Q: I want to try a high-temperature turkey recipe by Alton Brown. The recipe uses a half sheet pan instead of a roasting pan (with a roasting rack to elevate the turkey). It needs to withstand a 500-degree oven for 30 minutes, plus the rest of the roasting time, so it has to be heavy-duty and not warp.
So. Your "small Thanksgiving dinner" has ballooned into a full-on friends-and-family affair, and you don't have enough plates or glasses for everyone. Before you make a beeline to the nearest drug store for paper supplies, stop! Spend just a little more and you can get real glasses and basic white plates that'll last you far beyond this dinner. Here are five places to buy cheap dishes at the last minute:
Breville's Smart Waffle is hands down the fanciest, smartest, most finely-tuned waffle maker I have every personally had the privilege to use. If you want to make car analogies, it's right up there with the Ferraris and the Teslas. It's a beautiful machine. It performs one job, and it does that job perfectly.
A couple years ago we shared a few of our favorite Dutch ovens, plus recipes to put them to work. But products come and go, and many of our 2011 picks have since become unavailable. So we thought it was time to revisit our favorite pot and look at the current crop of Dutch ovens for fall cooking.
Read on for five big and beautiful cast iron Dutch ovens at a variety of price points — plus ten recipes to put your own big pot to work. If you already have the Dutch oven of your dreams but don't use it enough, this is the roundup for you. Baked pumpkin oatmeal, barbecue pulled chicken, bread with a shatteringly crisp crust, and an easy batch of jam — the Dutch oven does all this and more.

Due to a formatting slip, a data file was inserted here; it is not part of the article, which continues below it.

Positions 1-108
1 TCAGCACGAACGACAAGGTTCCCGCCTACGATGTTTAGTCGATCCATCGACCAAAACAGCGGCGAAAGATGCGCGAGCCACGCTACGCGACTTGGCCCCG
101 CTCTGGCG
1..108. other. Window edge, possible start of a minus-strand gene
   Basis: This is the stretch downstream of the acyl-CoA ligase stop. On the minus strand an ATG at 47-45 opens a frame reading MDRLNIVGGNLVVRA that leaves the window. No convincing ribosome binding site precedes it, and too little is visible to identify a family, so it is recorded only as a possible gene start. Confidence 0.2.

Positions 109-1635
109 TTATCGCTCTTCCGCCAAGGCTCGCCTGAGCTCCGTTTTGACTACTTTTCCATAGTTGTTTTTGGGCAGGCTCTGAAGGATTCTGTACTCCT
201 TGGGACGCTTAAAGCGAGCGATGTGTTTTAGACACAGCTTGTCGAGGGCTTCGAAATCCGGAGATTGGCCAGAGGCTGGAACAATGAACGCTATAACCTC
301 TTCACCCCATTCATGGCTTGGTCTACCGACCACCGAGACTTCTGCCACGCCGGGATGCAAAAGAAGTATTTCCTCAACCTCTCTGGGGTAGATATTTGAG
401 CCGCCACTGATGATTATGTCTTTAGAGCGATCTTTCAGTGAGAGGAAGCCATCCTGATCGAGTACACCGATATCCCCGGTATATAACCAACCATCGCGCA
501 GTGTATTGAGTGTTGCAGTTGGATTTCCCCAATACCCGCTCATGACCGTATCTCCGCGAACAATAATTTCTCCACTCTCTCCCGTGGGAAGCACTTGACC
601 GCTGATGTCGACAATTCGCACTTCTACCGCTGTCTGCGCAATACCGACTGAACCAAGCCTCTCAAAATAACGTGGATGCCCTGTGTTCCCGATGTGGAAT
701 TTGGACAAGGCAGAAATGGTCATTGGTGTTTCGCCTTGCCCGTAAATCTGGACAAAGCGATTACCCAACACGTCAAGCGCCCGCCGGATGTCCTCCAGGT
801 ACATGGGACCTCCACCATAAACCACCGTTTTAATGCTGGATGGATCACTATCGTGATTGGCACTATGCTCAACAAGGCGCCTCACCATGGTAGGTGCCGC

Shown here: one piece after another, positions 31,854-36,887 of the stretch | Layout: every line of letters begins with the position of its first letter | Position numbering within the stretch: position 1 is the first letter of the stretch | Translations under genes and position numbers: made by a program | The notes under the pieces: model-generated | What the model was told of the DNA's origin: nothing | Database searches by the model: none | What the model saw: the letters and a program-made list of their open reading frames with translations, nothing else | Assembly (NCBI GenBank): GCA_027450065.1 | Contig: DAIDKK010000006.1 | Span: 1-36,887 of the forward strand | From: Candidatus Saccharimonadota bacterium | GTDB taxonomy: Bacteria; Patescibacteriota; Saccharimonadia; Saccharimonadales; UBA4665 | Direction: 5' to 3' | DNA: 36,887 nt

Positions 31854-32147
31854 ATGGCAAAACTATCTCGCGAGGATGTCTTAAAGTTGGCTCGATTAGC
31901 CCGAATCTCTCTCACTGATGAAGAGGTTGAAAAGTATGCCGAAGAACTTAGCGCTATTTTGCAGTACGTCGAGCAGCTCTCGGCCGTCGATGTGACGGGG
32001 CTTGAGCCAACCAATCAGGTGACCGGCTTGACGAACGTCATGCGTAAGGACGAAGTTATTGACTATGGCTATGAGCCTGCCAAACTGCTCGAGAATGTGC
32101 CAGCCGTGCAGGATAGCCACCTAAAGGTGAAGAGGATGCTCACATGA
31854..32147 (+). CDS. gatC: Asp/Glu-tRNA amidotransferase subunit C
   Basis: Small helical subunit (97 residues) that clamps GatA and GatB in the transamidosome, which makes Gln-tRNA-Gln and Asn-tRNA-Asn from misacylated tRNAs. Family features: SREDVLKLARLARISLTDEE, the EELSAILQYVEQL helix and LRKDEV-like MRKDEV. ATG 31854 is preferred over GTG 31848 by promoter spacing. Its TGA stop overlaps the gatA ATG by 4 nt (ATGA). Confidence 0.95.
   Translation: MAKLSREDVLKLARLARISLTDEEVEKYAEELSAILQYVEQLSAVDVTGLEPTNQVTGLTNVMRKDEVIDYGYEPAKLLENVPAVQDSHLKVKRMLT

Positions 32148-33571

What if there was a glass you could use for anything? To hold a steaming cup of tea or a pour of wine? A glass designed in such a way that whatever you poured into it looked like it was floating in air? This, my friends, is the Molo Float glass.
Here's a clever slim storage solution for the sink area: the Clip Tree Valet! Taking its inspiration from hall trees and coat stands, this wooden dowel has up to six clip types that attach to it for whatever you find most useful. Need a little tray for the sponge? Done. Need a hook for your wash cloth or dish towel? No problem.
Have you heard of CHEFS catalog? I'd venture that you almost certainly have, since the company has been selling upscale, high-quality cookware, bakeware, and all manner of kitchen utensils and tools since 1979 — first by mail-order only via their catalog, and now through their extensive online site and brick-and-mortar store in Colorado Springs. Their tagline pretty much says it all: "The best kitchen starts here."
We've said it before: keeping kitchen linens in a basket is a nice, neat storage solution. But this idea takes it one step forward: make that basket a vintage bicycle basket, and hang it from a rod (like IKEA's Grundtal rail) on your backsplash!
I think that one of the most delightful parts of a big holiday like Thanksgiving is setting a beautiful table. This doesn't have to involve enormous bouquets or laying out the silverware with a ruler (as much as I love that moment in the Downton Abbey credits). In fact, if decorating the table stresses you out, don't worry about it! But I think that many of us enjoy setting a table for a special meal that expresses a bit of creativity.
For this Thanksgiving dinner, I wanted a beautiful table, but I didn't have a lot of time to plan it out. So I decided to ask for some help, and I'm so glad I did!